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Aeronautical Engineering/Fuel stations for Commercial airplanes.



Do fuel stations are available to the commercial airplanes at the airports facility where airplanes do take off and landing ?.

Are there special planes for the same to do this refueling which has the storage facility ?.

It will be very rare that the fuel stations at the airports can exhaust for filling fuel for the airplanes ?.

Thanks & Regards,
Prashant S Akerkar

ANSWER: Not sure I understand your question. Aircraft fuel is typically delivered by truck to storage tanks on the airfield. The fuel is avgas - a highly refined fuel that is somewhat different for turbojets and internal combustion engines. The only way the fuel might run out is if the refinery or delivery systems were interrupted some way such as by severe weather or military strife. That would be rare but not unheard of in various places around the globe.

---------- FOLLOW-UP ----------


Thank you.

1. Do the commercial airplanes have to be parked to a special infrastructure area
within the airport where the fueling is done ?. i.e. There is a area within the airport where the plane moves to a special place for the fueling ?. This station has the fuel storage capacity within the airport.


2. Do a tanker, truck etc vehicle having the fuel storage facility moves to the airplane where the airplane is parked and then the airplane is fueled ?.

Is it 1 or 2 for airplane fueling ?.

If both the two methods are right which is the Better method for fueling also taking account safety measures if required ?.

Awaiting your reply,

Thanks & Regards,
Prashant S Akerkar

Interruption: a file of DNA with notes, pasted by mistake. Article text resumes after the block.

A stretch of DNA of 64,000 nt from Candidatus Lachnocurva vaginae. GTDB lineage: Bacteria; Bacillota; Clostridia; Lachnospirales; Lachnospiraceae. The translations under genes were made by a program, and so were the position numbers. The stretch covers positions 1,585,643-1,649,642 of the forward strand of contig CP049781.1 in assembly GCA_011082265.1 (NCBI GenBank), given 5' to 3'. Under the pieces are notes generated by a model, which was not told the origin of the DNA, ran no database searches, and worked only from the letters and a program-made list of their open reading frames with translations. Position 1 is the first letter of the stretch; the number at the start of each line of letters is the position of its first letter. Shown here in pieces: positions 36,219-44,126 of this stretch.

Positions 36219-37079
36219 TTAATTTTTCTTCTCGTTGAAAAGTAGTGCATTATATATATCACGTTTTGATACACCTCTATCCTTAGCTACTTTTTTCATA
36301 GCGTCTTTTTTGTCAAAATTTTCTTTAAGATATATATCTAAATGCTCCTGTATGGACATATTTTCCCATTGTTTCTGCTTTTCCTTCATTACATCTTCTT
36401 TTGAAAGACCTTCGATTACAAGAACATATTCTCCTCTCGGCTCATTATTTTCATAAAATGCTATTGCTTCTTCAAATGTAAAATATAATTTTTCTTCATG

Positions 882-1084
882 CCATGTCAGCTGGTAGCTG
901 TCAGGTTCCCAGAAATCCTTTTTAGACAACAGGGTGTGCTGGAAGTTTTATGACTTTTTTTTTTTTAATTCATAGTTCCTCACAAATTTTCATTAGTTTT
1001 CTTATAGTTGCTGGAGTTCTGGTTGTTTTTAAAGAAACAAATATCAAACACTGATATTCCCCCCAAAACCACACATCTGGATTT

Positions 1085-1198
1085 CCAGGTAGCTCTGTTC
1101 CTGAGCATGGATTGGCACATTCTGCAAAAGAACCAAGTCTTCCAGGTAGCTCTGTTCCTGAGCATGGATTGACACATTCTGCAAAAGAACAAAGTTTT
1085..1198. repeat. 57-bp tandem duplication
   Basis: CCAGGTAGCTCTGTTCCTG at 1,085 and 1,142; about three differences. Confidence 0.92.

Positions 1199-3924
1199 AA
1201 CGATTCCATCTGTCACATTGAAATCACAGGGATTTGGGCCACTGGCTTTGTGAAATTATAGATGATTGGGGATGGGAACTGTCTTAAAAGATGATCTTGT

Commercial aircraft are fueled by tankers that drive to the aircraft which are typically parked at or near the passenger boarding area. Some airlines will not allow passengers in the aircraft during fueling of some volatile fuels such as Jet B. But they will allow passengers in the aircraft during fueling of less volatile fuels such as Jet A. I am not sure if that is a national or international rule or if different agencies or companies have their own standard operating procedures.

From a purely safety consideration, it would be best if passengers or other people were not near an aircraft during fueling. But because of flight scheduling challenges, that is not always possible. In any case, fueling accidents are extremely rare.

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Paul Soderman


Aeronautics, Aerodynamics, Fluid Mechanics, Aeroacoustics, Noise Control, Muffler Design, Wind Tunnel Research.... I know nothing about India - do not ask about schools, jobs, application requirements, career choices, etc. for India. Please, no text message verbiage; I prefer full words in full sentences. Thanks.


38 years as research engineer at NASA


B.S. and M.S. Aeronautical Engineering - U. of Washington, Graduate work Standford U.

Awards and Honors
AIAA Associate Fellow (American Institute of Aeronautics and Astronautics)

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